Blue Shield to Cap Earnings, Pay Refunds to Customers

Wednesday, Jun 8, 2011  |  Updated 6:10 AM PDT
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Blue Shield to Refund Customers

Getty Images / Christopher Furlong

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One of California's biggest health insurers will cap its earnings and credit some policyholders if it exceeds the limit as part of an emphasis on policy affordability over company profits.

Blue Shield of California Chairman and CEO Bruce Bodaken called on others in the health care system, including doctors, drug companies and insurers, to focus more on affordability as he detailed on Tuesday his company's goal to generate no more than 2 cents in profit for every dollar in revenue.

"Everyone is going to have to do the kind of soul searching we've done over the past year to make this decision," he said.

The move will likely have little impact on the main thing customers care about-- the premiums they pay for coverage said Robert Laszewski, an industry consultant and former insurance executive.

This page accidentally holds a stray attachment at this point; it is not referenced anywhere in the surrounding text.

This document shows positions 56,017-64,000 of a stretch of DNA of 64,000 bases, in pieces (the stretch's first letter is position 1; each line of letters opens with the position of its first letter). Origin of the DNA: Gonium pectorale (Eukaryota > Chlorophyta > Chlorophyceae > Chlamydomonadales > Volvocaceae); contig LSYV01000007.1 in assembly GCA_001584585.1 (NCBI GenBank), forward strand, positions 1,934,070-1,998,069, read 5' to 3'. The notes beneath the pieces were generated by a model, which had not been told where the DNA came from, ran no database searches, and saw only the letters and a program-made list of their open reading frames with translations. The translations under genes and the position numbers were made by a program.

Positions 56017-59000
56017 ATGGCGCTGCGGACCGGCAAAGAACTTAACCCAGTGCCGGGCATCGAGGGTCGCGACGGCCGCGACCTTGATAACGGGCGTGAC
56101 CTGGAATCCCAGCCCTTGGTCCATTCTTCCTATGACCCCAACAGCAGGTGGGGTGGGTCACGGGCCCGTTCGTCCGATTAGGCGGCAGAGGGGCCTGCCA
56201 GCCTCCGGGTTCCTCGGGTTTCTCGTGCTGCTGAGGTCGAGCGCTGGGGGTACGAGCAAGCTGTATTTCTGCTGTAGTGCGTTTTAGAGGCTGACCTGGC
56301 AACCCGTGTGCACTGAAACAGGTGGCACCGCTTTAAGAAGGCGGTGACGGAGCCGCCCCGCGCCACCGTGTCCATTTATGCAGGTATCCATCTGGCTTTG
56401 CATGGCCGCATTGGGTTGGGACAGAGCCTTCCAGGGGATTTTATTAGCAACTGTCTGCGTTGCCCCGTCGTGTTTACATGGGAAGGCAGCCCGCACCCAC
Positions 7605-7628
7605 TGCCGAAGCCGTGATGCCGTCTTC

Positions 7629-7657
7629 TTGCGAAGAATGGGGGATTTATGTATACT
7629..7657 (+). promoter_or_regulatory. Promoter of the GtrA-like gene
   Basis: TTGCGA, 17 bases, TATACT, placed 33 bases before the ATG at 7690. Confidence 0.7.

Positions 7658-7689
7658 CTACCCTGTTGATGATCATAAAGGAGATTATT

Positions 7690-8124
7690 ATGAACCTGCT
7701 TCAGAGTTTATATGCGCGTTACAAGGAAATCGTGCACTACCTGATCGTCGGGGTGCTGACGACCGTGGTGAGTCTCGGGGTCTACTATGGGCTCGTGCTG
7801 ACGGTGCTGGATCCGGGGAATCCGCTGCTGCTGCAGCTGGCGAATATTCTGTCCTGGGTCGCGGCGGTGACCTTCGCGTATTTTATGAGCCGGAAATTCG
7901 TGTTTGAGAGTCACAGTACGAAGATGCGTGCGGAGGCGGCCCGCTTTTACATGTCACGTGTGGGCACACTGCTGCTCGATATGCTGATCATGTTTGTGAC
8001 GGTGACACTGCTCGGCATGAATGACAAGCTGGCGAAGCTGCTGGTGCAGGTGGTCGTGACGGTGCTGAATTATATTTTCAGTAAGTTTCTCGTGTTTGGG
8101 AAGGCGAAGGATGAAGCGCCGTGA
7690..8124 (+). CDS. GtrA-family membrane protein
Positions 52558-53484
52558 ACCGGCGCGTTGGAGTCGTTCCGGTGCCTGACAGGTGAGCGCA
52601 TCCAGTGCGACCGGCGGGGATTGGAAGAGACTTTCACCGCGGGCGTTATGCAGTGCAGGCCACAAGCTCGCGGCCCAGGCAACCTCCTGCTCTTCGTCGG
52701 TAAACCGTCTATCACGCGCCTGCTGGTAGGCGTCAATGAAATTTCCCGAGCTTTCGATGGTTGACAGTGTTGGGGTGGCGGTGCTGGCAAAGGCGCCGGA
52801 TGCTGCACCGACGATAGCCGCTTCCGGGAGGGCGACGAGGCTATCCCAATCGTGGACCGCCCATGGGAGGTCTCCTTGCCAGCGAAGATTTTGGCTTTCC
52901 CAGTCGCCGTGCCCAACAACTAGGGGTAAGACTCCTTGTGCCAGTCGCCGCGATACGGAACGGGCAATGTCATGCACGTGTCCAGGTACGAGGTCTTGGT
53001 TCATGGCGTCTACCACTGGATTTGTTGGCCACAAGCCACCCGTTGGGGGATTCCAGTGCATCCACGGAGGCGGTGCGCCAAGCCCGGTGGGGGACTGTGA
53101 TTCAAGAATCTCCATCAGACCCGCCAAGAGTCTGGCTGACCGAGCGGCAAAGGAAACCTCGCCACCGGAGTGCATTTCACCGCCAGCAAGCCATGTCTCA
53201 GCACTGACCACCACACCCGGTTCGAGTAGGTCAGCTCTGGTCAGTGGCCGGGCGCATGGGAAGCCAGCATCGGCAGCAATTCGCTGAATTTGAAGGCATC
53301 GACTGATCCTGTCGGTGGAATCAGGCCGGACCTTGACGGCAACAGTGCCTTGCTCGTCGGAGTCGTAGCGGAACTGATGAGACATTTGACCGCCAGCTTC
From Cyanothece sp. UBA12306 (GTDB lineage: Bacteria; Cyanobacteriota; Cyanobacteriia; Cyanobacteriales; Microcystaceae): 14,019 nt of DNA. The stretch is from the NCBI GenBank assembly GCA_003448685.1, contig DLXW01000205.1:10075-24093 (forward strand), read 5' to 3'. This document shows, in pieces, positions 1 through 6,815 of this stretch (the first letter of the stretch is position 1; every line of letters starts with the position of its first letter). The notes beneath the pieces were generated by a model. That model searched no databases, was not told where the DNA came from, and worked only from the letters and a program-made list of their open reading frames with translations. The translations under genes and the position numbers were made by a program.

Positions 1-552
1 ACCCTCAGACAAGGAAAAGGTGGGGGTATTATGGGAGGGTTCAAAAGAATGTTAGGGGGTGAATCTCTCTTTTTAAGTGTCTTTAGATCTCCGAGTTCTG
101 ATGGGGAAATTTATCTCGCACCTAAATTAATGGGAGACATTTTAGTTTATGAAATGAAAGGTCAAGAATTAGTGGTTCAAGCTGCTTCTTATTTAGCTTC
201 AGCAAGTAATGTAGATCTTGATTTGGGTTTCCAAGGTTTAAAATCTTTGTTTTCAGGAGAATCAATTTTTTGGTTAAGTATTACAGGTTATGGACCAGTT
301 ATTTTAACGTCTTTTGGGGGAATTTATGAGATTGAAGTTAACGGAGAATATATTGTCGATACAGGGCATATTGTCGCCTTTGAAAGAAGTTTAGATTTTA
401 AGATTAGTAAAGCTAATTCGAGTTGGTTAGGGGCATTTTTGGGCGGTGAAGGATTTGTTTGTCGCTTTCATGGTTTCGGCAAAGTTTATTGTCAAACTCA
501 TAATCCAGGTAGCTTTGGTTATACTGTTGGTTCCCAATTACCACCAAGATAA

"I think it's great public relations because it sort of states what they have been doing anyway," he said.

The San Francisco-based insurer said it will start its new policy based on its performance last year, and that means it will return $167 million to policyholders. Blue Shield earned about $315 million last year on roughly $10.1 billion in revenue. That resulted in a 3.1 percent profit margin, which is above its 2 percent limit.

The money will be returned in October in the form of a premium credit. Blue Shield has about 3.3 million members, and about 56 percent of those customers will receive the credits.

Customers with individual insurance policies can expect credits of about $80 for a single policy and $250 for one that covers a family of four. People with employer-sponsored group coverage can expect credits of between $110 and $130 per employee. The insurer
also will give some money to hospitals, doctors and not-for-profit groups.

Bodaken said Blue Shield will remain committed to the cap as long as it stays financially solvent and can make investments to remain competitive.

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